In the overview of Romans 1:18-3:20, we left off with the immoral man, the moral man, and the religious man that are all condemned and are without excuse for their sin.The question asked was, “what hope is there if all men are guilty?” If we leave off there, we will be hopeless because we will always be controlled by our sin. But then we get to a beautiful “but” of the Bible in Chapter 3, verse 21. In this study, we will unfold and unravel the Father’s glorious plan of salvation. Let these verses soak deep into your heart as you fall more in love with Him!
In this section of scripture, we will see words like justification, righteousness, redemption, and propitiation. These seem like big “church-y” words so let’s define them.
- Justification – Another way to remember this is “just as if I’ve never sinned.”
- Righteousness – this word is another word for justification and means that we are made right with God. He declares us righteous and perfect when we believe in faith in Jesus.
- Redemption – in this passage of scripture, redemption means setting free from captivity or slavery for the purpose of setting free.
- Propitiation – Propitiation was appeasing God through sacrifice and when Jesus died on the cross, He became the propitiation or covering of our sins. Atonement (covering) is another word for propitiation which means we become “at one” with Christ through His sacrifice.
David Guzik sums up these words: “Justification solves the problem of man’s guilt before a righteous Judge.Redemption solves the problem of man’s slavery to sin, the world, and the devil. Propitiation solves the problem of offending God our Creator.”
In these verses, Paul will explain justification and we will highlight 6 characteristics of it.
Romans 3:21 – But now apart from the law the righteousness of God has been made known, to which the Law and the Prophets testify.
- Justification is apart from the law.
- As I said above, justification is another word for the righteousness of God. We are no longer justified or righteous by the law, rules and regulations. Works cannot save us from sin. We can never work enough, be devoted enough, or do enough good things to earn salvation. The law was given to show us one thing: we are sinners and we need a Savior.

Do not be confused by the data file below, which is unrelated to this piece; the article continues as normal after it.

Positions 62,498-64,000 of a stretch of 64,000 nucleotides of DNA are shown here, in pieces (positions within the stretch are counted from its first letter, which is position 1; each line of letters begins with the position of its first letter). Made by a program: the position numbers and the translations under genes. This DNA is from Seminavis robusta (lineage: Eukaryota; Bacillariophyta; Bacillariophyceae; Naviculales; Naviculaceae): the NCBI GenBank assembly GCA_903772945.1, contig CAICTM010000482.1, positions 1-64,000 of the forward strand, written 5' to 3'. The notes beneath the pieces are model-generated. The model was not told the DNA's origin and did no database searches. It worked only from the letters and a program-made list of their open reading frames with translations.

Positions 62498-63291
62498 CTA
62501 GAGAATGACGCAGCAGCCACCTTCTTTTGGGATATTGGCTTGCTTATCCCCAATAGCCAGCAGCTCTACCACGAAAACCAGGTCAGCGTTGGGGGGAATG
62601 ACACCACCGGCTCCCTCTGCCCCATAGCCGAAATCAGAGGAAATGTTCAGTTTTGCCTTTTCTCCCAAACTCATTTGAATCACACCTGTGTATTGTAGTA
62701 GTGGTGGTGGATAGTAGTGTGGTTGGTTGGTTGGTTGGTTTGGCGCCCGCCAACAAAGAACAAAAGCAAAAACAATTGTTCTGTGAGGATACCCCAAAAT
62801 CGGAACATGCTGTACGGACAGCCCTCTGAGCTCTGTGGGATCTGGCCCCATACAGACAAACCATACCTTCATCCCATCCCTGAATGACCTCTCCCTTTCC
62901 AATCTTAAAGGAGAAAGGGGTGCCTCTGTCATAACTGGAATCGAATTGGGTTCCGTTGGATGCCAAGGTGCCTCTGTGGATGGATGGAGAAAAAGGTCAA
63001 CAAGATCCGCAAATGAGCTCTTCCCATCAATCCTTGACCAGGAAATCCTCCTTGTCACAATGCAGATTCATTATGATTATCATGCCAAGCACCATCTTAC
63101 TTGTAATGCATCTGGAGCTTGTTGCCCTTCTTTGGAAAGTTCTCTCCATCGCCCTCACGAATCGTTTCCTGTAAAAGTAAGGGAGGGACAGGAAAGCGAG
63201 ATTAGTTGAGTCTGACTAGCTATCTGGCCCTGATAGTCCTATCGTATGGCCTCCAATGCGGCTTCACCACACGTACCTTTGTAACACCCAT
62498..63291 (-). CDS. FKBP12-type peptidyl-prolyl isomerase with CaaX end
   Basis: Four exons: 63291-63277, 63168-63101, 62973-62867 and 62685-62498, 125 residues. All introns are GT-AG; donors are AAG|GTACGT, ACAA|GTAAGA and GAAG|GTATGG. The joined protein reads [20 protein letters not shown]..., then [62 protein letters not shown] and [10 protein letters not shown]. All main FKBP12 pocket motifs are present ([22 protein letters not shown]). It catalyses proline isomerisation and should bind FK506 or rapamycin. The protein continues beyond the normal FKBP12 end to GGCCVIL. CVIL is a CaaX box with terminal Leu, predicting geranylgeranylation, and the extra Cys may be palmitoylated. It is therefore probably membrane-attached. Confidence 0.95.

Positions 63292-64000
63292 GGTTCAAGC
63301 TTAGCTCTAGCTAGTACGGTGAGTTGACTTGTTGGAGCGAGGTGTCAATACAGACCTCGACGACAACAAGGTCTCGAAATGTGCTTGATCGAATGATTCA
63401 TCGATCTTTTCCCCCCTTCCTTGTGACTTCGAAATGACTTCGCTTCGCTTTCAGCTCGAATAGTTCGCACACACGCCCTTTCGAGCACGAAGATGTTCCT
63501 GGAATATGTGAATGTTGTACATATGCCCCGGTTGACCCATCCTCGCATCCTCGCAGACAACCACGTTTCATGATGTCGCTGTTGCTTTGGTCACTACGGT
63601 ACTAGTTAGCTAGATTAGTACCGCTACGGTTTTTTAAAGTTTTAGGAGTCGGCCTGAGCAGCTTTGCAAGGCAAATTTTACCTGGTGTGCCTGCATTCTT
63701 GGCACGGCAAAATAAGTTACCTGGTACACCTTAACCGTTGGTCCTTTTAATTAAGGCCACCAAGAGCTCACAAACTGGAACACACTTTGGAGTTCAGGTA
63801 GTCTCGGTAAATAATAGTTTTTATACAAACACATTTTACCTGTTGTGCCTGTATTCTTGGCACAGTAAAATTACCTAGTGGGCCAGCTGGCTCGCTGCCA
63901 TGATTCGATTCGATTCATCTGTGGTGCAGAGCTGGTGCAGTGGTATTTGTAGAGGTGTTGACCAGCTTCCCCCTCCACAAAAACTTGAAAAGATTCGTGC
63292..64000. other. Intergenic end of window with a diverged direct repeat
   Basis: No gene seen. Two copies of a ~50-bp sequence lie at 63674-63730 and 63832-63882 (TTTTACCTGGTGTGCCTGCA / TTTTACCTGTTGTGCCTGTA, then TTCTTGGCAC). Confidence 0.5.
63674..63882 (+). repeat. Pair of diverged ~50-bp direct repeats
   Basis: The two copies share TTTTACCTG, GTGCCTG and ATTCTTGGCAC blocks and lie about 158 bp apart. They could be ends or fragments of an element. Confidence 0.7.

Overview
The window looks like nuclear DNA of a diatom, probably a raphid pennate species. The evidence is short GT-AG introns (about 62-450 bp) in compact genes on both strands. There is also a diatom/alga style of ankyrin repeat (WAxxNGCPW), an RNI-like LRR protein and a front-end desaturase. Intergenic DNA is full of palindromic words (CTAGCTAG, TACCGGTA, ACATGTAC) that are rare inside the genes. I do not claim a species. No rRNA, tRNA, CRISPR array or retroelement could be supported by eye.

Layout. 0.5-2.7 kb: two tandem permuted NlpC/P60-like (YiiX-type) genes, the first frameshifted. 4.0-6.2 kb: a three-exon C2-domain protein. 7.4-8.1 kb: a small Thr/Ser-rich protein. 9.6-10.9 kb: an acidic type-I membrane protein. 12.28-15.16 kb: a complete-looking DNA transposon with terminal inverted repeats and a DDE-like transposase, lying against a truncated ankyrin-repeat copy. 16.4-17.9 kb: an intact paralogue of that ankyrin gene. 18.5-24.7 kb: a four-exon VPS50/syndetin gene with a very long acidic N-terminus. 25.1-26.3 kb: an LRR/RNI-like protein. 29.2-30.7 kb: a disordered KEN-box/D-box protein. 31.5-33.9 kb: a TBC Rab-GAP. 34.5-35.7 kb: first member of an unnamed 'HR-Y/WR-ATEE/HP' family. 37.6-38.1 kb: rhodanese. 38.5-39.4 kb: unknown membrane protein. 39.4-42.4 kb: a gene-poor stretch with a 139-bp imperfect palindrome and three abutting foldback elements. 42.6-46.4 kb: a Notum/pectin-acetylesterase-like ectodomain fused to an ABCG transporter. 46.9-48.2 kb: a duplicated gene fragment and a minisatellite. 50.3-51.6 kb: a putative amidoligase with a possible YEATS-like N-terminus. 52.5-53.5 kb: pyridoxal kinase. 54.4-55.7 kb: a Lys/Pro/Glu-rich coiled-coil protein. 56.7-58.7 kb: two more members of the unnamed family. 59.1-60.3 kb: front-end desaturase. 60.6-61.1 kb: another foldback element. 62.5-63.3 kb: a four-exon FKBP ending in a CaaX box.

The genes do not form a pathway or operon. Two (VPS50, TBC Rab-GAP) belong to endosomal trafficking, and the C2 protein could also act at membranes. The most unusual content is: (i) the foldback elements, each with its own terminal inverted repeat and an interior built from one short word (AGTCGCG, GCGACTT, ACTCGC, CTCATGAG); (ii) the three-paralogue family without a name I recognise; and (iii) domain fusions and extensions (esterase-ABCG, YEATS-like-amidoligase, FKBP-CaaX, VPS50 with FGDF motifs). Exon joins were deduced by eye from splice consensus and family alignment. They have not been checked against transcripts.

Romans 3:22 – This righteousness is given through faith in Jesus Christ to all who believe. There is no difference between Jew and Gentile.
2. Justification is by faith alone.
- How are we justified? By faith. Justification by faith means that we are declared righteous in the sight of God simply by believing in the finished work of Jesus Christ on the cross. We are no longer keeping a list of “do’s” and “don’ts” but we are simply believing in our hearts and confessing with our lips that Jesus Christ is Lord of our lives.
3. Justification is for all mankind.
- God not only offers salvation to the Jews but He also offers it to the Gentiles (everyone else). It’s not about who you are or what you’ve done. Jesus offers salvation to anyone who believes in Him through faith.
Romans 3:23-24 – For all have sinned and fall short of the glory of God, and all are justified freely by his grace through the redemption that came by Christ Jesus
4. Justification is by grace exclusively.
- Everyone that is born into this world is a sinner. God’s glorious standard is perfection and no one is perfect. Only one man was perfect on this earth and that was Jesus Christ who was God and man. No fleshly man can follow the law because the law condemns him and shows him that he desperately needs a savior.
- Yet God justifies us and makes us right in His sight through grace. Grace is God’s unmerited, undeserved, unearned favor. It’s a free gift that He gives to us not asking for anything in return. We don’t have to work or do a list of things for God to make us right in His sight. All we have to do is believe that He wants to give us this beautiful gift and accept and receive it into our lives by faith.